@AgilePro SSL gives you four assurances: authentication, privacy, integrity, and the possibilty of authorization. It does not give you any assurance that you are talking to a server known to the NSA. Caring only about privacy without authentication is a contradiction in terms.
@EJP Agree that if you use a client certificate you can get authentication and I suppose the possibility of authorization ... but most uses are not with a client certificate. What would you call the difference between a "self-signed" certificate, and a certificate from a signing authority? Does signing authority give "integrity". My Joke about NSA is that all signing authorities can not positively guarantee independence from everything. Not that paranoid really, but the point is your certificate is ONLY as secret as the signing authority can make it. Self-signed can be more secret.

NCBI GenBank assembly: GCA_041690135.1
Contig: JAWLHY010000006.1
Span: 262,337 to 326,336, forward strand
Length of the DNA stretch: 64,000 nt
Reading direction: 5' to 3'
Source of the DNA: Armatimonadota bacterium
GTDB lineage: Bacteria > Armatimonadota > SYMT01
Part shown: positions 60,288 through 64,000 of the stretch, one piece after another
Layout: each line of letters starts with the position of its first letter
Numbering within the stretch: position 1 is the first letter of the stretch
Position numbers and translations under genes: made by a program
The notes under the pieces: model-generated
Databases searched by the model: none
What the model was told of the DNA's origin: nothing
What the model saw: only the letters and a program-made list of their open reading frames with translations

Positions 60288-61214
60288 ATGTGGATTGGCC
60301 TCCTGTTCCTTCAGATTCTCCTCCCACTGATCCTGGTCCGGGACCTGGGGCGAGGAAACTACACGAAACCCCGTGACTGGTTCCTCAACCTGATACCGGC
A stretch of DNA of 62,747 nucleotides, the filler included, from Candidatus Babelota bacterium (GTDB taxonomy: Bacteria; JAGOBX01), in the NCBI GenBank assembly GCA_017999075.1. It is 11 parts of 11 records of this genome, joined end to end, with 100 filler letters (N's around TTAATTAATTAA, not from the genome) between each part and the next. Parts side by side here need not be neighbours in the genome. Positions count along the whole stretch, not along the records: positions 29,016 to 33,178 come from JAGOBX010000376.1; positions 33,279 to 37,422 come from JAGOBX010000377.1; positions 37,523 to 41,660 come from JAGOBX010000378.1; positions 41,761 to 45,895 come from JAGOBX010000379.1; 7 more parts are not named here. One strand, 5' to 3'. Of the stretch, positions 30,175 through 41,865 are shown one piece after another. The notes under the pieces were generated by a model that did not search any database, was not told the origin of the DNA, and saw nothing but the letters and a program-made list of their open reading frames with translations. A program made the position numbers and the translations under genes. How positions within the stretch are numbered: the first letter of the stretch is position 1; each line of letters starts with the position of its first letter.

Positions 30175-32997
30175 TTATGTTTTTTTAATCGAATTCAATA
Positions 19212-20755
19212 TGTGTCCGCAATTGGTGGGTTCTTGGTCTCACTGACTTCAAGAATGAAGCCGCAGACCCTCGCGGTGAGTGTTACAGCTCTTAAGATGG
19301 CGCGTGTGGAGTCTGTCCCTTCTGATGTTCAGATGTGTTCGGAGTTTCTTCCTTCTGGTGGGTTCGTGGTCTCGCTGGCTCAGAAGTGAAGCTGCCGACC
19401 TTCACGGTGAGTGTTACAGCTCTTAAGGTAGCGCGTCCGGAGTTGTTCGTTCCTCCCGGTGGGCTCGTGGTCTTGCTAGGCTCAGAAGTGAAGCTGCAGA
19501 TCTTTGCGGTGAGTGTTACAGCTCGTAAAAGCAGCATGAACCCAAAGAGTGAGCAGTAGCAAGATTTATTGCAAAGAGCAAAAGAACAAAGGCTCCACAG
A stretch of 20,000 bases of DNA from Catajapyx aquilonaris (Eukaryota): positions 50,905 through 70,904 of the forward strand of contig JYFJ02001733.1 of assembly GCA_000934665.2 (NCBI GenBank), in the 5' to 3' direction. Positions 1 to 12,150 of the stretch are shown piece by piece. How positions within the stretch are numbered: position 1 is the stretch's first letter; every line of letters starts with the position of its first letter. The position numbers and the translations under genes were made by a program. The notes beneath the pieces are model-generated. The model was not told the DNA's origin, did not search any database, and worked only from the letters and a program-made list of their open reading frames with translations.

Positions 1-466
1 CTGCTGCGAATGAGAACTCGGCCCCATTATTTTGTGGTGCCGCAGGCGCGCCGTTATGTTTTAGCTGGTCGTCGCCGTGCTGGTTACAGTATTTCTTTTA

Basically, you want to add the server's certificate to the KeyStore with your trusted certificates
Certificate validation is a very important part of SSL security, but I am not writing this entry to explain the details. If you are interested, you can start by reading the Wikipedia blurb. I am writing this entry to show a simple way to talk to that host with the test certificate, if you really want to.
The part about "Certificate validation is a very important part of SSL security" is not necessarily true. SSL gives you two assurances: (1) that your communication is private, and (2) that you are talking to a server which is known to the NSA.(:-) Sometimes you only care about privacy of the conversation, and then a self-signed certification is fine. See social-biz.org/2011/10/16/the-anti-ssl-conspiracy
Try the code provided there. It might help.
when trying to open an SSL connection to a host using JSSE. What this usually means is that the server is using a test certificate (possibly generated using keytool) rather than a certificate from a well known commercial Certification Authority such as Verisign or GoDaddy. Web browsers display warning dialogs in this case, but since JSSE cannot assume an interactive user is present it just throws an exception by default.